Way You Make Me Feel
by Goo, Maurene






Sentenced to a summer working on her father's food truck after taking a joke too far, prankster Korean-American Clara Shin unexpectedly bonds with a straitlaced co-worker and a cute boy on another food truck while reevaluating her relationship with her estranged mother. By the author of I Believe in a Thing Called Love. Simultaneous eBook.





Maurene Goo is the author of several books for young adults, including I Believe in a Thing Called Love, which received starred reviews from Kirkus and Publishers Weekly. She lives in Los Angeles with her husband and her cat, Maeby.





*Starred Review* Sixteen-year-old Clara Shin loves her untethered L.A. life, where she lives with her young Korean Brazilian dad. But when a prom prank turns into a brawl, her punishment is the worst she can imagine: working all summer on her dad's hot, cramped food truck, KoBra, instead of vacationing in Mexico with her mom. As if that weren't bad enough, overachiever and perennial enemy Rose Carver must also work on the truck as punishment for her part in the scuffle. Clever strategies by Dad lead Clara and Rose to see each other less as adversaries and more as friends. Meanwhile, a Chinese boy named Hamlet expresses interest in Clara and helps her realize that perhaps her old self isn't the one she wants to embrace going forward. Flip, hip narrator Clara may seem a tad unlikable at first, but readers can't help but get caught up in her bumpy coming-of-age journey, applauding her increasing attachment to KoBra and her drive to help facilitate her dad's dream of opening a restaurant. With massive amounts of humor, heart, and soul, this love letter to L.A. and its diversity is a celebration of friends, family, and food trucks. Grades 9-12. Copyright 2018 Booklist Reviews.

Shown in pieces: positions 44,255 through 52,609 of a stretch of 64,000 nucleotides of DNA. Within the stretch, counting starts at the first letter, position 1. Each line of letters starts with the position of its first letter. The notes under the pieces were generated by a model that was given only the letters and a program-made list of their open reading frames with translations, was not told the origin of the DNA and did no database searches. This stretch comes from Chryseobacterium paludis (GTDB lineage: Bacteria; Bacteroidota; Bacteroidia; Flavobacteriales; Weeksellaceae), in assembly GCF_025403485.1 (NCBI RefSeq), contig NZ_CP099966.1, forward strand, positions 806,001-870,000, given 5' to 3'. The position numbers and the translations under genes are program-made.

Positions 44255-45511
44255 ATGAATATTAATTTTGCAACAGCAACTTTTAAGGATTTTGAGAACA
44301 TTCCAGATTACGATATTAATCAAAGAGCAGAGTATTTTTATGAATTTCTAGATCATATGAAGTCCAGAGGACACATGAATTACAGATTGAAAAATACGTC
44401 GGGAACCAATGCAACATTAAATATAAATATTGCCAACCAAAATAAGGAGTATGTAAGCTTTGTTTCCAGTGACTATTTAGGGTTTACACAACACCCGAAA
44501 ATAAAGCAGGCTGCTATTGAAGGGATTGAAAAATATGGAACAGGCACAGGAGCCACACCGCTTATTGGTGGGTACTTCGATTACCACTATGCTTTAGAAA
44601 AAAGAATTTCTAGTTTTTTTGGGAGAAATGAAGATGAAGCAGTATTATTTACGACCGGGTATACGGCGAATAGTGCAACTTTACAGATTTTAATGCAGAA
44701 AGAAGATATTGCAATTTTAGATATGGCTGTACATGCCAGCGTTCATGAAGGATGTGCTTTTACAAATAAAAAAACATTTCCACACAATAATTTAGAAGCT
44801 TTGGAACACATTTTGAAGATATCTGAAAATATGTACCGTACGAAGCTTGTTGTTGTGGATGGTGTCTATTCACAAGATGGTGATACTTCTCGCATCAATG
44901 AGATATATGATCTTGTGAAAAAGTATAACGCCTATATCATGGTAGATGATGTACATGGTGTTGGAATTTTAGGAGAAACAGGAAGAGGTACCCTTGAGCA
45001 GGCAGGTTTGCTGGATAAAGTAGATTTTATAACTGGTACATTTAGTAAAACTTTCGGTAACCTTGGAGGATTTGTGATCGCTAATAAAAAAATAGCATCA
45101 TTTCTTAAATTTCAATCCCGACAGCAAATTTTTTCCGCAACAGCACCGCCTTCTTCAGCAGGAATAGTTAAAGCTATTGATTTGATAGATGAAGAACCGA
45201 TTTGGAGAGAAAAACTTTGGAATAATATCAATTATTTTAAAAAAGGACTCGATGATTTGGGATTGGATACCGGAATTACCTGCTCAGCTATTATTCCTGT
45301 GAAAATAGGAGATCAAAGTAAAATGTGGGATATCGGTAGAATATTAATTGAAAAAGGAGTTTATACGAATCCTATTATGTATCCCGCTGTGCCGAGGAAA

A spirited teenager learns about the meaning of love, friendship, and family. When spunky Clara Shin, the daughter of two Brazilian immigrants of Korean descent, is forced to make up for a school prank by taking a summer job working in her father's food truck alongside her nemesis, Rose Carver, a perfectionistic, overachieving classmate who looks like a "long-lost Obama daughter," she thinks it's the end of her summer. Clara's insouciant and rebellious demeanor hides profound feelings of rejection over her glamorous mother's decision to leave the family when Clara was 4 to jaunt around the world as a social media influencer. Clara is most comfortable hanging out with a crowd of kids who are similarly rebellious and disengaged, but a budding romance with earnest Chinese heartthrob Hamlet Wong, who works in a neighboring food truck, and a developing friendship with Rose, who has never had a BFF, teach Clara that there's an upside to taking risks and letting people get close. Wh en Clara feels hurt by her father's negative reaction to a well-intentioned surprise, she takes off on an adventure that ultimately opens her eyes to all the good things that await her back home. Clara's personal growth during this summer of change is realistic and convincing. Snappy dialogue and an endearing cast of characters bring to life this richly-drawn portrait of multicultural LA. (Fiction. 12-18) Copyright Kirkus 2018 Kirkus/BPI Communications. All rights reserved.






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